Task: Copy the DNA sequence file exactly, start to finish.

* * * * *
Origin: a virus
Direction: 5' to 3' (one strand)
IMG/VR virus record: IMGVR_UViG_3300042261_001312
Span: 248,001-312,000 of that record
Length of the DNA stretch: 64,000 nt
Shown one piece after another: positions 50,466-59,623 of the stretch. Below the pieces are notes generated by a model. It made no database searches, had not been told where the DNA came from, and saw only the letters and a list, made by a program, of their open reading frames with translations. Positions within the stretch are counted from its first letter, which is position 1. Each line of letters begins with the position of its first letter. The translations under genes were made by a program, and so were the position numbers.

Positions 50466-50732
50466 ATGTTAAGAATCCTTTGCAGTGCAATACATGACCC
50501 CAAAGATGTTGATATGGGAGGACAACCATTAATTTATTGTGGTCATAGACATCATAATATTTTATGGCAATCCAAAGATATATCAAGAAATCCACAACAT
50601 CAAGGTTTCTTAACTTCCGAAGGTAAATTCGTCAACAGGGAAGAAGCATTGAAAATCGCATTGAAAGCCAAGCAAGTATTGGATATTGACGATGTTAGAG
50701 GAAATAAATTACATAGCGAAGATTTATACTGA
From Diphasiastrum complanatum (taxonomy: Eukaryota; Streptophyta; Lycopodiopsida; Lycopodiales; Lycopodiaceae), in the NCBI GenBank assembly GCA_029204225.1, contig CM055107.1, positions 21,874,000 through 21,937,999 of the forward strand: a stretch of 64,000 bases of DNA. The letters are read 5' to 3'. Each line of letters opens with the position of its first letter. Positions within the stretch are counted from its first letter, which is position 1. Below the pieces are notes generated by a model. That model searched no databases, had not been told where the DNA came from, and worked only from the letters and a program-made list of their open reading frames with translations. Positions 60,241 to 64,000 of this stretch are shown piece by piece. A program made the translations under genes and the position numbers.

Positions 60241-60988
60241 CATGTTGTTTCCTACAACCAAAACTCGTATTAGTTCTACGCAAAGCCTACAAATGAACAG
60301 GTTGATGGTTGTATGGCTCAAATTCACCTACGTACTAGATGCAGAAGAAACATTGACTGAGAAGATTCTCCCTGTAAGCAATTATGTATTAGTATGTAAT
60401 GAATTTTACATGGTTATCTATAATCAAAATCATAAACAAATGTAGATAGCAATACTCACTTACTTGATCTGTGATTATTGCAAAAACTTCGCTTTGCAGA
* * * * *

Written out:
Origin: a virus
Direction: 5' to 3' (one strand)
IMG/VR virus record: IMGVR_UViG_3300042261_001312
Span: 248,001-312,000 of that record
Length of the DNA stretch: 64,000 nt
Shown one piece after another: positions 50,466-59,623 of the stretch. Below the pieces are notes generated by a model. It made no database searches, had not been told where the DNA came from, and saw only the letters and a list, made by a program, of their open reading frames with translations. Positions within the stretch are counted from its first letter, which is position 1. Each line of letters begins with the position of its first letter. The translations under genes were made by a program, and so were the position numbers.

Positions 50466-50732
50466 ATGTTAAGAATCCTTTGCAGTGCAATACATGACCC
50501 CAAAGATGTTGATATGGGAGGACAACCATTAATTTATTGTGGTCATAGACATCATAATATTTTATGGCAATCCAAAGATATATCAAGAAATCCACAACAT
50601 CAAGGTTTCTTAACTTCCGAAGGTAAATTCGTCAACAGGGAAGAAGCATTGAAAATCGCATTGAAAGCCAAGCAAGTATTGGATATTGACGATGTTAGAG
50701 GAAATAAATTACATAGCGAAGATTTATACTGA
From Diphasiastrum complanatum (taxonomy: Eukaryota; Streptophyta; Lycopodiopsida; Lycopodiales; Lycopodiaceae), in the NCBI GenBank assembly GCA_029204225.1, contig CM055107.1, positions 21,874,000 through 21,937,999 of the forward strand: a stretch of 64,000 bases of DNA. The letters are read 5' to 3'. Each line of letters opens with the position of its first letter. Positions within the stretch are counted from its first letter, which is position 1. Below the pieces are notes generated by a model. That model searched no databases, had not been told where the DNA came from, and worked only from the letters and a program-made list of their open reading frames with translations. Positions 60,241 to 64,000 of this stretch are shown piece by piece. A program made the translations under genes and the position numbers.

Positions 60241-60988
60241 CATGTTGTTTCCTACAACCAAAACTCGTATTAGTTCTACGCAAAGCCTACAAATGAACAG
60301 GTTGATGGTTGTATGGCTCAAATTCACCTACGTACTAGATGCAGAAGAAACATTGACTGAGAAGATTCTCCCTGTAAGCAATTATGTATTAGTATGTAAT
60401 GAATTTTACATGGTTATCTATAATCAAAATCATAAACAAATGTAGATAGCAATACTCACTTACTTGATCTGTGATTATTGCAAAAACTTCGCTTTGCAGA